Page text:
Updated at 2:20 p.m. ET

Two tropical systems are heading toward the Gulf of Mexico, and both of them could become hurricanes before they near the U.S. mainland early next week, according to the National Hurricane Center.

One storm is currently forecast to hit near the Texas-Louisiana border; the other could reach the Florida Panhandle. Both systems are predicted to strengthen into hurricanes in the Gulf of Mexico, possibly by Monday or Tuesday.

"If that were to occur, it would be first time on record that the Gulf of Mexico has had 2 hurricanes at the same time," meteorologist Philip Klotzbach says via Twitter.

"There are only a few times in recorded history where two tropical cyclones have shared the Gulf of Mexico," according to the Weather Prediction Center. "Flash (wayyy) back to 1933 to find a similar example," it added, referring to a time when a hurricane and a tropical storm coincided in the Gulf.

The two developing systems are currently hundreds of miles apart, but their paths are expected to parallel each other in the Gulf and even partially overlap. Their landfalls will likely be divided by hours, not days. But it's not yet certain whether both will hit the shore as hurricanes, or whether their paths might diverge.

Tropical Storm Laura, which strengthened into a named storm Friday morning, is in the Atlantic Ocean near the Lesser Antilles. Tropical Depression 14 is in the western Caribbean Sea, off the coast of Honduras.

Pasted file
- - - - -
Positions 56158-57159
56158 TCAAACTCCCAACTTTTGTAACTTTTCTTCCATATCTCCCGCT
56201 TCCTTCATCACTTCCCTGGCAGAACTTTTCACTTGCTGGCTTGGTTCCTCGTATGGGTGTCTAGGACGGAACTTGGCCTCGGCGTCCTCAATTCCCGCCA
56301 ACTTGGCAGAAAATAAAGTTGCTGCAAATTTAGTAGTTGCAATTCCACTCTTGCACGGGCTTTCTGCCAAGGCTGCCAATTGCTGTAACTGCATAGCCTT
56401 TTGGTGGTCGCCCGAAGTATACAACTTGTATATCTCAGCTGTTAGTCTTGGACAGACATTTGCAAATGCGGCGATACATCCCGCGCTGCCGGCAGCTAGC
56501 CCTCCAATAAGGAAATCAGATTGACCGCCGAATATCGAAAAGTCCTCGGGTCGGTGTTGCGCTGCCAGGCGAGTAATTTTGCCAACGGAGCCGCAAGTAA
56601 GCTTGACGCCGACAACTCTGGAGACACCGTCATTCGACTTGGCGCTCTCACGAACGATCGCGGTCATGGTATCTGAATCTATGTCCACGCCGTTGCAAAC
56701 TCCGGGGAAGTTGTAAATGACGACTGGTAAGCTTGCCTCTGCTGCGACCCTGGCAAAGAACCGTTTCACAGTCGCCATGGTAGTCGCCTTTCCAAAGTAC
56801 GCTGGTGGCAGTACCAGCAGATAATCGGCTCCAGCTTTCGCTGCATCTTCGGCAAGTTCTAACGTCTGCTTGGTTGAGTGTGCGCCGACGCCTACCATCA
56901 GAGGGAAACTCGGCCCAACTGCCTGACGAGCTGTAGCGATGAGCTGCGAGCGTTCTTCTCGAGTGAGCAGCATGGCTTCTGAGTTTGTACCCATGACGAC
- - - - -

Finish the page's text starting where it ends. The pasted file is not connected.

Tropical Depression 14, which will become Tropical Storm Marcos if it develops as forecasters expect, will likely arrive first. It's predicted to become a hurricane in the Gulf, but the National Hurricane Center says it could weaken a bit before hitting the Texas coast near Houston, possibly by Tuesday morning. The system has already triggered a hurricane watch for Cancun and other parts of Mexico's southeastern coast.

Tropical Storm Laura is causing alerts in Puerto Rico, the Virgin Islands and Hispaniola, where it will drop heavy rain on its way toward Cuba and the Gulf.

"This rainfall could cause flash and urban flooding," the hurricane center says.

Laura is expected to be a hurricane when it reaches the U.S. coast near the Alabama-Florida border, the center says.

The 2020 Atlantic hurricane season is already setting records with named storms forming at a pace never seen before. The latest estimates from the National Oceanic and Atmospheric Administration call for nearly twice the normal number of named storms in 2020.

Climate change has been linked to the more frequent occurrence of major hurricanes globally as well as the rising number of hurricanes in the Atlantic. In addition to strong winds, many of the most dangerous storms in recent years have brought tremendous amounts of rain – creating new threats to people and infrastructure far inland from the coast.

Copyright 2020 NPR. To see more, visit https://www.npr.org.

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